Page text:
Musings on life, love, hope and just about everything!
Technology propels Loneliness. Is it true?
Firstly, we are living in an age of social networks. We are certainly living in interesting times. Everyone is connected to everyone. To such an extent that new research sponsored by Facebook out of a Milan computer science university shows that the old adage of there being six degrees of separation is no longer accurate. Today there exists only 4.7 degrees of separation instead. As an observer and an eternal student of culture, I’ve noticed that one of the biggest shifts happening right now is that we don’t make friends anymore – we ‘friend’ people. Its quite different if you analyze carefully. To ‘friend’ someone means that we try to create a connection with them and them to our social sphere even if we might not know them personally. We add them to our social graph purely on the basis of (a) the knowledge that he/she might be a friend of a friend OR (b) we might have briefly interacted with them online / offline OR (c) we simply like the information that is accessible to us on their profile page which includes – name, photograph, interests, likes, etc and would like to associate ourselves with them. The fact is that the more people lead digital lives – we take pictures, we tweet, we write a blog post, we update status messages – the more the simple act of ‘friending’ becomes closer to offering a subscription to all the content created by us. This leads to an interesting aspect – even the word ‘friend’ is changing. It is fast becoming less of a noun and more of a verb! And when this happens it gives us a delusion that we have a lot of ‘friends’. That is precisely why you would find that people have 2500 friends on Facebook but lead very lonely lives personally. In such a situation the scope to engage in meaningful conversation might exist, but even loneliness exists. Thus we can say that in a socially networked world – loneliness is the opposite of connection.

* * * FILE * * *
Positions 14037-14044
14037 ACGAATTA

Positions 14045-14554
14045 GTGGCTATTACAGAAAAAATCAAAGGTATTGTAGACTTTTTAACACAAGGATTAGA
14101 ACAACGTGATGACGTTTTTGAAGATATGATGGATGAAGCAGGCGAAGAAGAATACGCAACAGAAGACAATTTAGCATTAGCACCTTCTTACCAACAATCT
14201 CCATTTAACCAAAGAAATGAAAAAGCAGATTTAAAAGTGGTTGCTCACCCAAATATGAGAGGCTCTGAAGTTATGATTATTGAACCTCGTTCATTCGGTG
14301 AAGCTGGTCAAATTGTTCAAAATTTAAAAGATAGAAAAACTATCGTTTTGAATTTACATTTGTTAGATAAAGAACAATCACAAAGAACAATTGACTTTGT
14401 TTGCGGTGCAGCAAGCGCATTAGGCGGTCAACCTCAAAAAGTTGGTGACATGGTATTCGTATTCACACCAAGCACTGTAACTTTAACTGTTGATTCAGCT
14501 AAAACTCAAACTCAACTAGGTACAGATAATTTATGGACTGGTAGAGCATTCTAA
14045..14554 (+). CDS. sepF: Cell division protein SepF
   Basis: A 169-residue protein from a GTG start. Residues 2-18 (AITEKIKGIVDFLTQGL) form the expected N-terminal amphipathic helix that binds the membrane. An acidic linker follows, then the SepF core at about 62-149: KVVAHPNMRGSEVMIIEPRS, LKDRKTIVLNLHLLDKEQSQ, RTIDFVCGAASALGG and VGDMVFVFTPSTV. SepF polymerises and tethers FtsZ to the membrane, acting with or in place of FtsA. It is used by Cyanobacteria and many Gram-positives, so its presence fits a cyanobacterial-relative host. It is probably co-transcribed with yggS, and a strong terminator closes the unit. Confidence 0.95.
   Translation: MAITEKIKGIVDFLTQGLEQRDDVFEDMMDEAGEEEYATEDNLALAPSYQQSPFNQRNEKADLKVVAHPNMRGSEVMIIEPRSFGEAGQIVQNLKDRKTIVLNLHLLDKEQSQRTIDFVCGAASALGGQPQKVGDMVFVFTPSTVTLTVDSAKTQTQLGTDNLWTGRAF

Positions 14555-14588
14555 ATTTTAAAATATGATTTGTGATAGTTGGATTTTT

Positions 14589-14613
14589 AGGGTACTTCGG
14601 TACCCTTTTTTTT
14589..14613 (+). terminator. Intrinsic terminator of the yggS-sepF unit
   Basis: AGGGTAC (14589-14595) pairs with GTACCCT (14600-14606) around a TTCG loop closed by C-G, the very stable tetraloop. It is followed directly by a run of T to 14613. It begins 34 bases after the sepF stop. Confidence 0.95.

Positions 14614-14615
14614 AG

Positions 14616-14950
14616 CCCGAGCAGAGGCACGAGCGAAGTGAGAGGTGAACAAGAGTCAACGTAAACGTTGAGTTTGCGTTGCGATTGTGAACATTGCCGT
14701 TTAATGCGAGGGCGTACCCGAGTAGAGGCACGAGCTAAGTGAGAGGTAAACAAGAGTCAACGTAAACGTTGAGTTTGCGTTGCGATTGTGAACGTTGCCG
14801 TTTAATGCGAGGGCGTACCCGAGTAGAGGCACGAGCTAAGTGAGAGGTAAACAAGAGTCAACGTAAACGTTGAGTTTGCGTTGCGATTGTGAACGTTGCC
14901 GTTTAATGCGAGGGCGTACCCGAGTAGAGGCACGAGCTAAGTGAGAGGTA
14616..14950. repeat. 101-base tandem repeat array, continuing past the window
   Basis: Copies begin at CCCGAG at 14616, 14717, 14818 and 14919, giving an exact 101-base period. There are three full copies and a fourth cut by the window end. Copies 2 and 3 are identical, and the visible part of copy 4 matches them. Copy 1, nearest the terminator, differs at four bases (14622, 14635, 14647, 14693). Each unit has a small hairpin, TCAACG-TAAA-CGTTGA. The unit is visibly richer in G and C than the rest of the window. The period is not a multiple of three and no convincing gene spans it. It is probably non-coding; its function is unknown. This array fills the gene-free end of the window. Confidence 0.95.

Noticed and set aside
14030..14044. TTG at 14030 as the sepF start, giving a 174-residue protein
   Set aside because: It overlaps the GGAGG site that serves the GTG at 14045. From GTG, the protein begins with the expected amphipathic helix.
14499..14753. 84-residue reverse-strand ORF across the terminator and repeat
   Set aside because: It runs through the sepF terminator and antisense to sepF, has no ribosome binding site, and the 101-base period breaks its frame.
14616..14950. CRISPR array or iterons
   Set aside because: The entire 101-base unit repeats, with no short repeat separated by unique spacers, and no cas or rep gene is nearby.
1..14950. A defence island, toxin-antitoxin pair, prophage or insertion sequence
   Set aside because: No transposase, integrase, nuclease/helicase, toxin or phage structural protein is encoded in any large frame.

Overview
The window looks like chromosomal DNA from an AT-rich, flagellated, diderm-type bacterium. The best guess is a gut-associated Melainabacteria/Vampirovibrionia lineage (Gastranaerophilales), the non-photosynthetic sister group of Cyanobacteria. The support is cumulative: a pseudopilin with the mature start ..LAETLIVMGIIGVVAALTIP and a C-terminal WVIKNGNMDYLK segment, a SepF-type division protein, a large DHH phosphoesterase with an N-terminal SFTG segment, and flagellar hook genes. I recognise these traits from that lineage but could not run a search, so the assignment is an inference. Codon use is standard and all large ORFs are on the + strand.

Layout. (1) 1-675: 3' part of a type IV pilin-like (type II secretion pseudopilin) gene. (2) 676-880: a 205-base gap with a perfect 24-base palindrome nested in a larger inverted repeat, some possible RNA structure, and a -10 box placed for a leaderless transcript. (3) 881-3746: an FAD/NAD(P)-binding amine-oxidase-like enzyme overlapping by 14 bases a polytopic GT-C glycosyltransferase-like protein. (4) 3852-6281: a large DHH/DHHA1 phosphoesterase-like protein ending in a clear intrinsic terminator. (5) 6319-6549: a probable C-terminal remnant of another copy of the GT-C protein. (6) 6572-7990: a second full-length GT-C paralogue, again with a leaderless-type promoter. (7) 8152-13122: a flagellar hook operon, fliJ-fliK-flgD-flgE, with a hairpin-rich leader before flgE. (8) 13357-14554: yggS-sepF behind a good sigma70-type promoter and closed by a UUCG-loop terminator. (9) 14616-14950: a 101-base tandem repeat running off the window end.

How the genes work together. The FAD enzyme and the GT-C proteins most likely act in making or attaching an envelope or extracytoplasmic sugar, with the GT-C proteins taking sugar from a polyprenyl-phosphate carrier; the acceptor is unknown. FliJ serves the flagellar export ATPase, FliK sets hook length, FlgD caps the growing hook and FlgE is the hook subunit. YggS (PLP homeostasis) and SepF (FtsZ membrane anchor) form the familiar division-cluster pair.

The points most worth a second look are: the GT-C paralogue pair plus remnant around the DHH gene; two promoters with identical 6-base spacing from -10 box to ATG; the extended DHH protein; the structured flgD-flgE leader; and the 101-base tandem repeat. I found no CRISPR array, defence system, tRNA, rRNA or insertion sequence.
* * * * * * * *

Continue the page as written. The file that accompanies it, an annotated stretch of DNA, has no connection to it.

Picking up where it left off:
Secondly – we live amidst a lot of personal devices and gadgets. We are living at an age where there has been a surge in the number of personal devices. To the point that, according to a study, half of consumers surveyed (48 percent), “feel high-tech manufacturers bring new products to market faster than people need them.” This means that we can access any content, on any device at any time and in any place! Its crazy! It means that our experience of reality will only vary in terms of what we are currently doing on the screens that are available us (iPod screen, mobile screen, iPad screen). Traditionally products were designed and packaged for specific uses in certain places. Movies were viewed only in cinema halls while VCDs and DVDs were meant of consumption at home. But now, access to content is more fluid – thanks to the rise of devices and technological integration. Thus, linked by our personal devices to global server farms – we tend to have continous access to personalized world of the web – as a result, we tend to spend a lot of time… really a lot of time.. with our devices. And that makes us more lonely because we are constantly hooked to our devices and may not find ourselves having a meaningful conversation with people. There is just so much of news, status updates, photographs, videos, movies and other entertainment related programs and packages vying for our attention. With so much to do and so little time, do we end up giving priority to our gadgets and the endless world of information links and bytes over real people and real relationships?
Based on the two points shared above, can we conclude that maybe the abundance of communication media does spurn loneliness and at some level it stops us from having meaningful conversations with our immediate real world? What do you think?